It comes as a surprise to discover a last-gen version of Exo One is available. Putting a shape-shifting UFO at your control, it entails crossing vast distances of interplanetary terrain at sound-barrier breaking speeds. As you hurtle through electrical storms, skim across oceans and soar above clouds, it often comes incredibly close to achieving photorealism thanks to explementary lighting and environmental effects.

When it came to picking screenshots for this review, we had oodles to choose from – hopefully we’ve done it justice.

While certainly a looker, Exo One isn’t going to please everyone. This much was evident even before starting – wildly mixed Xbox user reviews suggest numerous gamers went in blind and was subsequently confused. In a way, it’s understandable – it’s far removed from your typical gaming experience, while also being limited to what it can offer. The upside is that it’s one of the year’s most unique experiences.

Exo One, quite simply, invites you to traverse miles upon miles of interplanetary terrain, from snow-tipped mountains to stunning blue oceans, while listening to howling winds and an ambient musical score. Planets vary in ruggedness and colouration, each featuring unique environmental challenges.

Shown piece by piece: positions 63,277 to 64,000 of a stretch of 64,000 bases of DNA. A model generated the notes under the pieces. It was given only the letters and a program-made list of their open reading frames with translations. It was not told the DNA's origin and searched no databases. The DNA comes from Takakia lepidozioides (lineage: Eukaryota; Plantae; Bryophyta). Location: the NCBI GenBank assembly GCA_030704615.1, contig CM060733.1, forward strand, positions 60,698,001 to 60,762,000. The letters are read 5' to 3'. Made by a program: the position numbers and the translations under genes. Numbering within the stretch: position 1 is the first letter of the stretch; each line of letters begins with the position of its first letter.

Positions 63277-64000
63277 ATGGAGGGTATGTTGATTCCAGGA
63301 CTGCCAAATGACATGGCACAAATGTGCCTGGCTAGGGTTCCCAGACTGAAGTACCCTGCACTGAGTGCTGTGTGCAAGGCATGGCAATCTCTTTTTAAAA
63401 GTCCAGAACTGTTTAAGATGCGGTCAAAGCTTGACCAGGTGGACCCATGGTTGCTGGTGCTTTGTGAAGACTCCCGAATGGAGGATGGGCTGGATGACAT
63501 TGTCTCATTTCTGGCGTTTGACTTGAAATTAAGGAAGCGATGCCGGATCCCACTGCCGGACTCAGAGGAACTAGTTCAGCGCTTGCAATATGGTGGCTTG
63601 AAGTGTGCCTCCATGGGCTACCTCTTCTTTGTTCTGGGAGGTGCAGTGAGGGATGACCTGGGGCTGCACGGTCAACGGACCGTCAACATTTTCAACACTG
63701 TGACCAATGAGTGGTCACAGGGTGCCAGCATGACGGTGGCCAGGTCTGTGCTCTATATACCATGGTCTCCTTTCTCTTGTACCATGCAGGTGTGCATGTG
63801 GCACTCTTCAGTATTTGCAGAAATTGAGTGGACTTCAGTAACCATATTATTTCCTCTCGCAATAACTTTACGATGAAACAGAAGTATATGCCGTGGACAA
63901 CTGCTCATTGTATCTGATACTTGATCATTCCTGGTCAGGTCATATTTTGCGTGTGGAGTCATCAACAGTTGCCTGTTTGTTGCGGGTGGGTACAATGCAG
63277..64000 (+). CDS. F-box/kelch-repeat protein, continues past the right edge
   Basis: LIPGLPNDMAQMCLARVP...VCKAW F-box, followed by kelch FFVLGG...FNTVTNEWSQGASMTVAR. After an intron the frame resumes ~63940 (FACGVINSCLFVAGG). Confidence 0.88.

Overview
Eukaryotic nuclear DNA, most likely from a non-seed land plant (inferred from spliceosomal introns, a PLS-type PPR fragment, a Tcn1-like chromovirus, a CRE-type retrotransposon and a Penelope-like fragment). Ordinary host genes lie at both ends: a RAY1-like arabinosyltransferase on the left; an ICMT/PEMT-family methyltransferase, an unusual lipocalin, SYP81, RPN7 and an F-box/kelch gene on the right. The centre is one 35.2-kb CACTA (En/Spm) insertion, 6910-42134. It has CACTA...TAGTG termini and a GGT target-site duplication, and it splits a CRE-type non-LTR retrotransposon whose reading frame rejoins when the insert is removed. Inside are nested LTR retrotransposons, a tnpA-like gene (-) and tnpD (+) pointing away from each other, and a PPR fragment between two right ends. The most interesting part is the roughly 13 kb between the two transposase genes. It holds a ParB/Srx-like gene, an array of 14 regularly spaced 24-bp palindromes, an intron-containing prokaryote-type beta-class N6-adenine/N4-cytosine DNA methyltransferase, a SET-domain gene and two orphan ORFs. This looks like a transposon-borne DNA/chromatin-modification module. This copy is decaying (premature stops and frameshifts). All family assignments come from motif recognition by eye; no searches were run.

Navigation forms a large part of Exo One’s challenge. Your goal is to seek and head towards colossal monoliths that emit a bright blue light. They’re often visible immediately after touchdown, but you’re going to have to travel vast distances to reach them, using air currents to climb higher, or perhaps careen down a mountainside to gain full, sound-barrier breaking, momentum.

The remaining challenge comes from controlling the enigmatic space-age vessel itself. It can change from a glowing sphere to a flying saucer at the push of a button, while the right trigger is used to alter gravity. The idea is, in theory, to use the sphere to roll down hills and mountains before taking off as a saucer, using a combination of wind and momentum to glide.

It doesn’t take too long to master swooping and soaring, but even so, there are numerous instances intended to catch you off-guard. One of these did, unfortunately, require a stage restart after (literally) becoming stuck between a rock and a hard place.

There’s a story to decipher too, involving flashbacks and transmissions from a lost crew. Speedrunning aspects give further incentive to return – our first run clocked in at 3 hours, although that did include the aforementioned stage restart. The achievement list suggests under an hour is possible, which presumably requires all the hidden upgrades to be discovered. Incidentally, the achievements are mostly challenging to unlock, inadvertently teaching means of beating best times. 

By now it should be clear if Exo One will appeal to you. Being deeply into Cosmology is a good starting point, but you’ll also need to bear in mind that this is a game light on action, being primarily a meditative experience. An interactive trip to the stars, if you will. Oscar Wilde would approve.

Exbleative’s Exo One is out now on PC, Xbox One and Xbox Series.